While scientist are still unearthing health hazards due to plastic on human, many reports of animals deaths due to plastic consumption are known now. Humans are affected through the food chain when they eat animals that have consumed plastic.
Plastic pollution has been described as being highly detrimental to large marine mammals. Some marine species, with large portion of plastic in their stomach were found many a times. Animals starve, as plastic blocks their digestive track. They also get entangled in plastic products which blocks their way.
Over 100 million marine animals are killed each year due to plastic debris in the ocean. Currently, it is estimated that there are 100 million tons of plastic in oceans around the world.
According to the Ocean Conservancy, a non-profit environmental advocacy group based in Washington, D.C., more than half of the world’s plastic waste can be found in five Asian countries: China, Indonesia, the Philippines, Thailand, and Vietnam.
Entanglement in plastic debris is responsible for death of many marine animals. It has been estimated that over 400,000 marine mammals perish annually due to plastic pollution in oceans. Transfer of plastic to prey is also a major problem in all types of animals.
It is not just marine animals that are affected but even birds are also affected by the same. Seabirds often mistake trash floating on the ocean’s surface as prey. Their reproductive system, digestion system and hormone everything gets affected with the consumption of plastic.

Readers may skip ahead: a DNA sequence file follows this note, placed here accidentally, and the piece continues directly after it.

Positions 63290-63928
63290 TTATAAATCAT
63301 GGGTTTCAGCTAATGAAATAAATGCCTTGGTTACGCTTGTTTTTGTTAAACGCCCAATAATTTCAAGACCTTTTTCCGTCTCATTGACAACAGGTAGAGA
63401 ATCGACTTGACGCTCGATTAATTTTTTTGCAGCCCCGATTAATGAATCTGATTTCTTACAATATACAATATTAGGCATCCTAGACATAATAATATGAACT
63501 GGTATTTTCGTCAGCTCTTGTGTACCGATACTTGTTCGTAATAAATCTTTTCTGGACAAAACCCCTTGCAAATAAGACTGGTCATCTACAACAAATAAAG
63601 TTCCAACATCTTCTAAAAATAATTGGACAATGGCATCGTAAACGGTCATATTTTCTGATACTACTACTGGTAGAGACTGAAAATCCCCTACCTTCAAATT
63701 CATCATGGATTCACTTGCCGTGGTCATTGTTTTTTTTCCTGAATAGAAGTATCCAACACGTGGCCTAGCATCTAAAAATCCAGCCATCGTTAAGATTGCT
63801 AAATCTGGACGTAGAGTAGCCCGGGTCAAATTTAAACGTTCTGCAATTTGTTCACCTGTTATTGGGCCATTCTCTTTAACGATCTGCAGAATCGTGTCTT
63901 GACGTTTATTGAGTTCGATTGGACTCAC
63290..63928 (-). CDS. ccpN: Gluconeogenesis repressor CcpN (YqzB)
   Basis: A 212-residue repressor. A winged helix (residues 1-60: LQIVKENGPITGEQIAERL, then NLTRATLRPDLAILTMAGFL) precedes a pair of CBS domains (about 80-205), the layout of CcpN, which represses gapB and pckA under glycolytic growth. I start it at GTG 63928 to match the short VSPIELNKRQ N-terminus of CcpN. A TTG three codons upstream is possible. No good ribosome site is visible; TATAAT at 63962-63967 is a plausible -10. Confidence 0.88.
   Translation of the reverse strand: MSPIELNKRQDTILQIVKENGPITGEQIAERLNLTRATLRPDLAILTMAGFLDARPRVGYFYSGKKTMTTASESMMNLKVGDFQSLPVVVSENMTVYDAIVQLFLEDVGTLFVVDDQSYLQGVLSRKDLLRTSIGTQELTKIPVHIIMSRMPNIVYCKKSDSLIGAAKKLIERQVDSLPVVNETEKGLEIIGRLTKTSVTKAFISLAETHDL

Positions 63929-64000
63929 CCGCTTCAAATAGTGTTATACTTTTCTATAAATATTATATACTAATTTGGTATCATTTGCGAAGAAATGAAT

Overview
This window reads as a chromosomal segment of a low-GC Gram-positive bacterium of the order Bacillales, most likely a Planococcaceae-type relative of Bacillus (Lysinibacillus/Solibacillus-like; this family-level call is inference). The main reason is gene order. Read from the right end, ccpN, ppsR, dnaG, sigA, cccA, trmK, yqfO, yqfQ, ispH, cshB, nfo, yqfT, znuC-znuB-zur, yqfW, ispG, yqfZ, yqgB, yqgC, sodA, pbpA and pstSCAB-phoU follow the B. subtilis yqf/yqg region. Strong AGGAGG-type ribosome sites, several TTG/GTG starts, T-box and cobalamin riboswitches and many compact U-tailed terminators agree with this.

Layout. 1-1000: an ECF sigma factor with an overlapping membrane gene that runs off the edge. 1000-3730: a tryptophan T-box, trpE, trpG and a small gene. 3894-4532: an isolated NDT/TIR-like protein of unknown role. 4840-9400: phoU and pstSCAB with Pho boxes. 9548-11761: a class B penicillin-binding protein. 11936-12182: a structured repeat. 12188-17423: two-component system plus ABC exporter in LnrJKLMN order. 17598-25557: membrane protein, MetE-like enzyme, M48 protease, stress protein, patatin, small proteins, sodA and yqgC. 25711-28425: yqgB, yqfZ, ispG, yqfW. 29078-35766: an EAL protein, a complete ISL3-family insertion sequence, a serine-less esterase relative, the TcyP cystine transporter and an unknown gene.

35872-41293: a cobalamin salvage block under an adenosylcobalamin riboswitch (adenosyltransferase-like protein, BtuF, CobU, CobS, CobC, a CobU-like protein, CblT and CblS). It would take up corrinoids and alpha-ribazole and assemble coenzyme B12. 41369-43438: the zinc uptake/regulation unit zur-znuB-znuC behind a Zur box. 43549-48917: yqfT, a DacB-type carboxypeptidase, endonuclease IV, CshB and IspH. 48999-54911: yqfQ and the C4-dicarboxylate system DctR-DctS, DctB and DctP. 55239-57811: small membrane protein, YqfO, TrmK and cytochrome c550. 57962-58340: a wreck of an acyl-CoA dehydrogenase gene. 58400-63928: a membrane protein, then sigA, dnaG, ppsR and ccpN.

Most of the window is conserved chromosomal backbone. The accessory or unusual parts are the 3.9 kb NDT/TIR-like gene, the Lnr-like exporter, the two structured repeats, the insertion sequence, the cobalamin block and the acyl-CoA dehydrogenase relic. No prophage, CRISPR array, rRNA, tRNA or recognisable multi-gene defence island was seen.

Similar to humans, animals exposed to plasticizers can experience developmental defects. Specifically, sheep have been found to have lower birth weights when prenatally exposed to bisphenol A. Exposure to BPA can shorten the distance between the eyes of a tadpole. It can also stall development in frogs and can result in a decrease in body length. In different species of fish, exposure can stall egg hatching and result in a decrease in body weight, tail length, and body length.
Aditya Gurav, a student from Ferguson college, Pune, who studies environment, said, “We humans should understand the harm as it is not just restricted to animals. Through food chain it gets carried to human beings also.”
Scientists have found microplastics in 114 aquatic species, and more than half of those end up on our dinner plates.